So which Rio Convention should be focused on the Haber-Bosch process – and, more broadly, soil fertility issues in general? The UNFCCC because of the contribution of atmospheric nitrogen to soil nutrients and the development of flora; the CBD because of the agricultural revolution and accompanying land use change; or the UNCCD because of the soil fertility itself? Add to this the effects of a changing climate (droughts, increased rainfall and flooding) on the precious topsoil layer and you get an even greater interrelationship. Perhaps the answer is that all three conventions need a say in the matter. The United Nations Environment Programme (UNEP) has echoed this in recent months by establishing the Ecosystem Management Programme (EMP). The EMP promotes the mainstreaming of the ecosystem approach, which “calls for the holistic management of land, water, sea and living resources to promote their conservation and sustainable use. This is in contrast to sectoral responses, such as water, agriculture and forests, in which each sector often is addressed independently, rather than as a unit of functionally interdependent ecosystems” .
Here enters the JLG. The JLG is, in some ways, attempting to reunify the Rio Conventions under an integrated and holistic ecosystem approach whereby environmental and ecological processes occur in a web of interlinked and interdependent processes. Formed in 2001, the JLG has spent the last decade meeting occasionally to see where thematic and independent responses by the CBD, UNFCCC and UNCCD might be better served by an aligned and synergistic approach – an ecosystem approach. Initially providing guidance on ways to improve collaboration on thematic issues which overlap, the JLG has expanded into “developing a number of cooperative activities” for the Rio Conventions to pursue .
Although this is commendable and a welcome development for improving implementation, the structure and mandate of the JLG has been flawed from the start. At the Eleventh Meeting of the JLG in 2011, JLG member and UNFCCC Executive Secretary Christiana Figueres “highlighted that there is a need to exchange, agree upon and define the common framework, common purpose and guiding principles of work for the JLG” . One might wrongly assume that, ten years into the job, the JLG would already have defined a “common purpose and guiding principles”. Apparently a decade isn’t enough time to get things started.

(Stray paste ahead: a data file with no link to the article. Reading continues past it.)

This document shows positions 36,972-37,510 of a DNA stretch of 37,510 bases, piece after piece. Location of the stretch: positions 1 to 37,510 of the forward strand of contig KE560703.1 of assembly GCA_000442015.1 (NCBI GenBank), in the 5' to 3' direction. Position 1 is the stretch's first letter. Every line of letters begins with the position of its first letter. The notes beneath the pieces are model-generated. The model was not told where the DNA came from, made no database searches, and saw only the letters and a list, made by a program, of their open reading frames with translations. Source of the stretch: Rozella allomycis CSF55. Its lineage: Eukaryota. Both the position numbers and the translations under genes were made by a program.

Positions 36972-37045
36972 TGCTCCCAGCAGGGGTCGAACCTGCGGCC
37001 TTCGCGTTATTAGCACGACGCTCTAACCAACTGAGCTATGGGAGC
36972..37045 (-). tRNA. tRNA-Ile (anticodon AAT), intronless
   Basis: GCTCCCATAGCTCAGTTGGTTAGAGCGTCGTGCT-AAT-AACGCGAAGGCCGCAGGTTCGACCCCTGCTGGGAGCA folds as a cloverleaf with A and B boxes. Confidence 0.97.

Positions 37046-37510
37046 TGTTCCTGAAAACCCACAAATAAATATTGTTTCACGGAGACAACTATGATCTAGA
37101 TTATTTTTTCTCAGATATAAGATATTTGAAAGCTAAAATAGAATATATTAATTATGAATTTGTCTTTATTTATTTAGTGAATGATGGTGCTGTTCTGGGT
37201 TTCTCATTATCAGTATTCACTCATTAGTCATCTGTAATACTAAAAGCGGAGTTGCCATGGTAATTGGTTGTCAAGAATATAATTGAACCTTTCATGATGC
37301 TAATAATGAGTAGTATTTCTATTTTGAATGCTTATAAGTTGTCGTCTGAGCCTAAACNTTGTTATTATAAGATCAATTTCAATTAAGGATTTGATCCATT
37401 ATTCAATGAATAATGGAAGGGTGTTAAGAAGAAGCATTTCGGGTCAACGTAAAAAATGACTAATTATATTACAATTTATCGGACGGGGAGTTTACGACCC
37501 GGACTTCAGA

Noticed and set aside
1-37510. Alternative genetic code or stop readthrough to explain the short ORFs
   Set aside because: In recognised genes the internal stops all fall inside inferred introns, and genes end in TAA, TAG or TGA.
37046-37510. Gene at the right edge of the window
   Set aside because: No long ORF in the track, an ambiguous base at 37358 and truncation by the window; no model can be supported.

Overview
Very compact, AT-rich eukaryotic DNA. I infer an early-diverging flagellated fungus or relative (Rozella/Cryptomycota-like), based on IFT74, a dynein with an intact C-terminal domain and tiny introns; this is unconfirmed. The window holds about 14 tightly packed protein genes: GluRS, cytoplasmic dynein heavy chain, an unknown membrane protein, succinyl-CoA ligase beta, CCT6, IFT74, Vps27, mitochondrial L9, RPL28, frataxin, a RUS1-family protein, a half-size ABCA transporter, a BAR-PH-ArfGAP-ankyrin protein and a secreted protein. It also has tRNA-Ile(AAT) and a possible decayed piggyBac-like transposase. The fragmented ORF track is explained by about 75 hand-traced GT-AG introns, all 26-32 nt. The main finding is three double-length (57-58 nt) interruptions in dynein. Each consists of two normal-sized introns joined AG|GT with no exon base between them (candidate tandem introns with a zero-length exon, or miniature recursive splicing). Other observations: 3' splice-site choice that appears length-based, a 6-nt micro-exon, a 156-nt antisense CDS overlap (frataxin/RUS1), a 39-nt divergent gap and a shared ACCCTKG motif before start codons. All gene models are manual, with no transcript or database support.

But we shouldn’t blame the JLG or its members for the depressing lack of progress here. Theirs is a mission which is incredibly challenging and one which they lack the power and structural capabilities to achieve. The JLG identified five guiding principles at its eleventh meeting, three of which demonstrate the mismatch of the structure to the objective .
- Firstly, the JLG is not an implementation body (Principle 1); in other words, they lack the ability to see that their ideas actually get implemented.
- Secondly, the JLG, and the Rio Conventions in general, must show “respect for the existing differences in the modus operandi among the Conventions secretariats” (Principle 2) – read, the UNFCCC, the UNCCD and the CBD will do things differently in addressing thematic issues, and rather than converge them to address environmental concerns in a unified manner, they are to be left to operate independently.
- Thirdly, so as not to “increase” the level of bureaucracy in the Rio Conventions, the JLG should follow an “issue-based approach” (Principle 3). Considering the Rio Conventions are tasked on independently focused issues of climate change, biodiversity loss, and desertification, this sounds like more of the same.
In many ways, it is reminiscent of the classic nursery rhyme of Humpty Dumpty: “All the king’s horses and all the king’s men, Cannot put Humpty-Dumpty together again” .